A roaring rendition of “Asinamali” and chants of “Hamba Gwede” filled the air as it was announced that the national chairperson of the African National Congress (ANC) and the Minister of Mineral Resources and Energy, Gwede Mantashe was about to deliver a message of support from the ANC. Delegates at the COSATU 14th National Congress refused to be addressed by Gwede Mantashe as they booed and heckled the former secretary of the National Union of Mineworkers as he made his way to the stage.
“We are sending a message to president, 10% or nothing,” said a Police and Prisons Civil Rights Union (Popcru) delegate who was signing for his substitution.
Cosatu members were expressing their frustration over the proposed 3% wage increase for public servants which has been rejected outright by unions that are not affiliated to the federation.
With over 2,000 delegates from the affiliates, the four-day congress which started on Monday is being held under the theme, Build working-class unity for economic liberation towards socialism. The state of the federation’s alliance with the African National Congress, as Elitsha reported, will consume the congress.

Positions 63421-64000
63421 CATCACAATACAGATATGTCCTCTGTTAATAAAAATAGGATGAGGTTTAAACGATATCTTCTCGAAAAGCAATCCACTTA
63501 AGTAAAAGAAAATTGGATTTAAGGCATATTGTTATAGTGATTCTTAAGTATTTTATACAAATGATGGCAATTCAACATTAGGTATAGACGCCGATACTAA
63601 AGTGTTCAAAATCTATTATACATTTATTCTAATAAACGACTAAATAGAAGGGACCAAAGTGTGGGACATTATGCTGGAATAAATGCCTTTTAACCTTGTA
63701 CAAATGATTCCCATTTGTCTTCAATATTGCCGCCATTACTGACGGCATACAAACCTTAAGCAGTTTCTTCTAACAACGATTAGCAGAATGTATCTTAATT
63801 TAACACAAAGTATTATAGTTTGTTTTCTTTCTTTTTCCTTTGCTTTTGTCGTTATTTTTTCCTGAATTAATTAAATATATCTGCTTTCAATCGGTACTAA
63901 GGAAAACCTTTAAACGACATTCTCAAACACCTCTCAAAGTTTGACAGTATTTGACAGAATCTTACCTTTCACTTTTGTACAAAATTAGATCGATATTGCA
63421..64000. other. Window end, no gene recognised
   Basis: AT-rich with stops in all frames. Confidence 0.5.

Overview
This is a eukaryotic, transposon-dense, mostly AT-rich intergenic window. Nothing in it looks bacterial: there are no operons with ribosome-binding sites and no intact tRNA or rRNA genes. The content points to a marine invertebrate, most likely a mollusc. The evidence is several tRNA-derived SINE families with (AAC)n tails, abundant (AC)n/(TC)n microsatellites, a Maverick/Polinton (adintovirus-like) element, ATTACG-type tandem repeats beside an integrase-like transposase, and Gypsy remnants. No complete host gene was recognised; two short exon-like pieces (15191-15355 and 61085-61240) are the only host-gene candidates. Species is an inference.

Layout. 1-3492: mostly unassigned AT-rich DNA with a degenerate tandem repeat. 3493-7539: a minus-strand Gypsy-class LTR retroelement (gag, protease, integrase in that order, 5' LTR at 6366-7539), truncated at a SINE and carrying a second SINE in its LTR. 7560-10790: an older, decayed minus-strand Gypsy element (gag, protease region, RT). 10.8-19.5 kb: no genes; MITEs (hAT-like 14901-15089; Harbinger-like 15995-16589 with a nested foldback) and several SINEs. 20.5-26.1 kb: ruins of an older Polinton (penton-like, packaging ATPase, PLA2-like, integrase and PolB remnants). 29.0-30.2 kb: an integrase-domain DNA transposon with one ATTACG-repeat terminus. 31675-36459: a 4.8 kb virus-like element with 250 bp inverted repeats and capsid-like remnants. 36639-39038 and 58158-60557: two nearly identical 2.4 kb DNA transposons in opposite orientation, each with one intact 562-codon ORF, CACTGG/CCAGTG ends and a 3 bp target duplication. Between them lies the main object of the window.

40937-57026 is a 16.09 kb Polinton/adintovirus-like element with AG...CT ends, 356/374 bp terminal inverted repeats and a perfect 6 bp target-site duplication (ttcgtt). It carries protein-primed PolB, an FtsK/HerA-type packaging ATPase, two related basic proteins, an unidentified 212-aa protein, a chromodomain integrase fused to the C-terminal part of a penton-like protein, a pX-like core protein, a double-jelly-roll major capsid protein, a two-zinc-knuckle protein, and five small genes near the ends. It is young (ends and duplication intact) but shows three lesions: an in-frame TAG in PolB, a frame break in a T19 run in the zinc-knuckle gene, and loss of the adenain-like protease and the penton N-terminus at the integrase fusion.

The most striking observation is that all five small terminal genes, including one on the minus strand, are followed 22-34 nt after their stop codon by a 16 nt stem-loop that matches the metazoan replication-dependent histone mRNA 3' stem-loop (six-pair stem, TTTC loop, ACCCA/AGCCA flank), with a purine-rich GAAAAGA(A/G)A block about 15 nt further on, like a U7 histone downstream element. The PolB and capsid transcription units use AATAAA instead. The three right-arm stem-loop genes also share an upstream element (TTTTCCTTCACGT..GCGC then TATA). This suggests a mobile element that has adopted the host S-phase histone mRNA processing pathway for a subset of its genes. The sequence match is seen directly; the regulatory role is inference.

The delegates at the national congress continued to sing and cheer as Mantashe made his way offstage and out of the venue as the session had adjourned.
The nomination process was conducted without glitches as Zingiswa Losi, Mike Shingange and Freda Oosthuysen are set to be re-elected as president, deputy president and treasurer unopposed. The only position that is being contested is that of general secretary, with Solly Phetoe nominated to replace Bheki Ntshalintshali.
Cosatu’s biggest affiliate, the National Education, Health and Allied Workers’ Union (Nehawu) which wished Cosatu well ahead of the congress said: “The congress takes place against a backdrop of a vicious and relentless onslaught on collective bargaining by government and the employers. This conference should discuss and adopt a concrete plan on how we must defend collective bargaining and also defend our members and workers against exploitative employers.”
Collective bargaining is being undermined, echoed the federations’ second biggest affiliate, the South African Democratic Teachers Union (Sadtu), resulting in poverty, unemployment, and inequalities. “Since the last Congress of the Federation in 2018, we have seen an increase in the undermining of labour’s hard-fought gains – collective bargaining. As a union in the public service sector and a casualty of government’s undermining of collective bargaining, we are going to prioritise this at the congress,” said the union.